Do You Like Jacket Potatoes?

Just before the end of the one-way system going out of Girne past the Savoy Ottoman Palace Hotel, on the right-hand side, there is a small café called Canteen and if you like jacket potatoes this is the place to go and enjoy a huge potato with fillings of your choice from a large selection on display.   Outside there is an old fashioned potato baker so these really are proper authentic baked potatoes.

Besides jacket potatoes, the Canteen offers omelettes, toasties, burgers, kofte, salads and many other interesting dishes as well as cold drinks, tea and coffee and Efes.

Being in the area recently, we decided to have a snack so called in for a jacket potato and a coffee which in fact is more than a snack and feels more like a full meal by the time you have finished.   After we had eaten we had a chat with the owners who are an extremely nice Turkish couple.

The Canteen Café has been run by Barbaros and Seyla Uydan since September 2006, and they have lived in North Cyprus for 11 years.  Seyla told me a little about themselves and was so pleased and flattered that we wanted to write about them.   Barbaros is from Izmir and Seyla from Adana, they actually met in Fetiye in Turkey and Seyla said when she first met Barbaros she decided he was the one for her and she actually proposed to him.   Well done Seyla.  They have been married for 8 years and now have a daughter of 22 months who is called Ipek-Masal Angeligi (Angela).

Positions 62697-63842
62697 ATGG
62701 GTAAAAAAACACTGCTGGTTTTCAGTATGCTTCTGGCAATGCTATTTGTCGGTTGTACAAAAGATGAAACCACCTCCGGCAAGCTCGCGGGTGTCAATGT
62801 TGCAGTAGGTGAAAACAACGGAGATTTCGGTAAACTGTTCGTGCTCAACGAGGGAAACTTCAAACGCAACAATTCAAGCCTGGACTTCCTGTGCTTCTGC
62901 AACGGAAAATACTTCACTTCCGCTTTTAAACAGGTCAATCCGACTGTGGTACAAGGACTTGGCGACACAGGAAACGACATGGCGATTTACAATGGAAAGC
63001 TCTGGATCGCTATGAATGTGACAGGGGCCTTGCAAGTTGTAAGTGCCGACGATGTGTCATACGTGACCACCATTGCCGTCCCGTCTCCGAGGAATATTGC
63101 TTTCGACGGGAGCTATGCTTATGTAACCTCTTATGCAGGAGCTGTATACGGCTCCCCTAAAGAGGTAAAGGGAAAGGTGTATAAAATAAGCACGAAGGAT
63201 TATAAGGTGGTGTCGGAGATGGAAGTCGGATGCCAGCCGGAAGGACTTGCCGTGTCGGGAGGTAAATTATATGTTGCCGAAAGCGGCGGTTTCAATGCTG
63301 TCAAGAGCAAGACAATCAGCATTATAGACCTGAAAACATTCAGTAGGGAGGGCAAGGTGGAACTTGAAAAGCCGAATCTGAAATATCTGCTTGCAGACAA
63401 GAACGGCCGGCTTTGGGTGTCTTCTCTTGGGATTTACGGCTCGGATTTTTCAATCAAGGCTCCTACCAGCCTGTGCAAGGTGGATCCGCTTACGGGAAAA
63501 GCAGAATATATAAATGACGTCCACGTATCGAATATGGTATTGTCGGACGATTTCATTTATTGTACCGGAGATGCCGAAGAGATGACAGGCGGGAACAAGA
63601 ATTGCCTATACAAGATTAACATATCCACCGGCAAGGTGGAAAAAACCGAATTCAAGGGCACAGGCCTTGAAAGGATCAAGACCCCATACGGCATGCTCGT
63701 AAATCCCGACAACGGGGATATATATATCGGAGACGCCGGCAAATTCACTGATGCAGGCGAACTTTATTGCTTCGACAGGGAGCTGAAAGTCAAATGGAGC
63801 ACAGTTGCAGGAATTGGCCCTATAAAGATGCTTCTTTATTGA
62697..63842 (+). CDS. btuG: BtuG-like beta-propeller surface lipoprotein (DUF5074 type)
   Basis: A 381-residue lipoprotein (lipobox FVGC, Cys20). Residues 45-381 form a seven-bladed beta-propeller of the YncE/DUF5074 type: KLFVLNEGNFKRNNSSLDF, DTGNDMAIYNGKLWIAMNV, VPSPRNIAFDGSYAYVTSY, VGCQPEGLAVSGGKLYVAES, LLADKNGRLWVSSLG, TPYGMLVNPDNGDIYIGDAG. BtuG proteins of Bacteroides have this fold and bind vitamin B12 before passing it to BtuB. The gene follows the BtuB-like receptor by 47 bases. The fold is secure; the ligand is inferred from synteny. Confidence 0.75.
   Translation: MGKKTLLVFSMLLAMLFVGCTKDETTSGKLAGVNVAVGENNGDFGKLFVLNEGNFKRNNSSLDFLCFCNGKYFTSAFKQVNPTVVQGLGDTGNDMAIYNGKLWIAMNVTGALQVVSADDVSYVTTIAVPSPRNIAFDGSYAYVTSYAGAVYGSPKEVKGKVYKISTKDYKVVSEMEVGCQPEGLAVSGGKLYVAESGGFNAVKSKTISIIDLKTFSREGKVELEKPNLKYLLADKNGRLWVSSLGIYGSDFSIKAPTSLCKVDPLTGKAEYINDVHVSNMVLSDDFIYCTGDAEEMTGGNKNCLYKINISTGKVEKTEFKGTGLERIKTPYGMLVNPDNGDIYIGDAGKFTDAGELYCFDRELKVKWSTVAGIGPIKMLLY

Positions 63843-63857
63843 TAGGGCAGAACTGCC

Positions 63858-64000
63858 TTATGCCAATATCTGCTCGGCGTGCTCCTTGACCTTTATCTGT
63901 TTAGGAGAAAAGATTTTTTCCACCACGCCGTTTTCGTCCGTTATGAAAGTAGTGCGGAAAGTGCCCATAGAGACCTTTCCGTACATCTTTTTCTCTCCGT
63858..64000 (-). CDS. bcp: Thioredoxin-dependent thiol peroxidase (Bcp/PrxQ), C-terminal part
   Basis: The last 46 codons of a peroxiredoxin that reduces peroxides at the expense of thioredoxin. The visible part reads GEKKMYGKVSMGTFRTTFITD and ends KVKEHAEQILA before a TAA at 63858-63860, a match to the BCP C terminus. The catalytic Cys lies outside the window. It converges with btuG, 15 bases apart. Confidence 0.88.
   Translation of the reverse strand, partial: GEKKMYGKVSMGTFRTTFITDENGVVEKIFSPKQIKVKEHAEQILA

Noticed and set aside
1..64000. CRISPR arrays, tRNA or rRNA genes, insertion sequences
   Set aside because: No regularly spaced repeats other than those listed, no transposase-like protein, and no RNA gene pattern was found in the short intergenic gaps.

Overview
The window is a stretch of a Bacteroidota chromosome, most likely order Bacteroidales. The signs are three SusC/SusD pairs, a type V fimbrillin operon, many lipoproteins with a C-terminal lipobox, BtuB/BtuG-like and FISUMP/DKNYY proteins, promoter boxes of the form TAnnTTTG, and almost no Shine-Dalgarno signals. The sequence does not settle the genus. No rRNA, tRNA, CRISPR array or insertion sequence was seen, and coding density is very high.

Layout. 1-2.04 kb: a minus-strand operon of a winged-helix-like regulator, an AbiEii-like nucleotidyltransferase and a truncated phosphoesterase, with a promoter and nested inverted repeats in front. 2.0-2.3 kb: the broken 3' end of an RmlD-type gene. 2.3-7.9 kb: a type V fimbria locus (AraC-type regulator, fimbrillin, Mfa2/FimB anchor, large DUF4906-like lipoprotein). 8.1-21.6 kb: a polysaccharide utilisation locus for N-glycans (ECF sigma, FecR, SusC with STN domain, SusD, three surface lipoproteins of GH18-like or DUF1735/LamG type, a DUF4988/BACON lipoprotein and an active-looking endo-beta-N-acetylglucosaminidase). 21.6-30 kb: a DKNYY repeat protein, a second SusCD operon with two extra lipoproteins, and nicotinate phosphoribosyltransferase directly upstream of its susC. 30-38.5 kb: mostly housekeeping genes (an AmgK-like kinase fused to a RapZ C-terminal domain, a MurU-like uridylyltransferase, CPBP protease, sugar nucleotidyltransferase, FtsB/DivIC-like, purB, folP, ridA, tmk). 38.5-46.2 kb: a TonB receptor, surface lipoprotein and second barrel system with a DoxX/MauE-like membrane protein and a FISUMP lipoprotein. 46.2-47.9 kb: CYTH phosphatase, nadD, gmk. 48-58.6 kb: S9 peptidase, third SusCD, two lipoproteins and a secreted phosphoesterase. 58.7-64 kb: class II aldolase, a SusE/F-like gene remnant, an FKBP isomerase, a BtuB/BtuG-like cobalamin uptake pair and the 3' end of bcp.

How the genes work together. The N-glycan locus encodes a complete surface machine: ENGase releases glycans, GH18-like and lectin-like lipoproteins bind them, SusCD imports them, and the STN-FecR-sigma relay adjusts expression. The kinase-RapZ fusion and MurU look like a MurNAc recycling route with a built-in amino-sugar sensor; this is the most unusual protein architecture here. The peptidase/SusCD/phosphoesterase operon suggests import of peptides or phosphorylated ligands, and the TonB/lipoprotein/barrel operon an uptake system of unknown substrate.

Seyla was very proud of her daughter’s third name, Angeligi, which is Greek and she told us that her grandmother was born in Crete of Turkish origin so she was very proud of her Greek roots, but in later years the people of Turkish descent were moved from Crete to Turkey.   In recent years Seyla has met up with some Cretan people who now live in South Cyprus and she has formed a friendship with them and they like to think that in a sense, spiritually,  they are the god-parents of her daughter as they like her so much.   I thought this was a lovely story. 

I mentioned to Seyla that we had recently spent a short time in Izmir which we were surprised to find was such a large city.  Seyla said she is very fond of Izmir and they call it the second city of Istanbul. 

Seyla appears to be a very modern woman with very forward–thinking views and it was a pleasure to sit and talk to her.   She mentioned that when her daughter was 2 months old she developed a serious medical condition (now successfully resolved) and we will be writing about this in more detail after further research.

By Margaret Sheard

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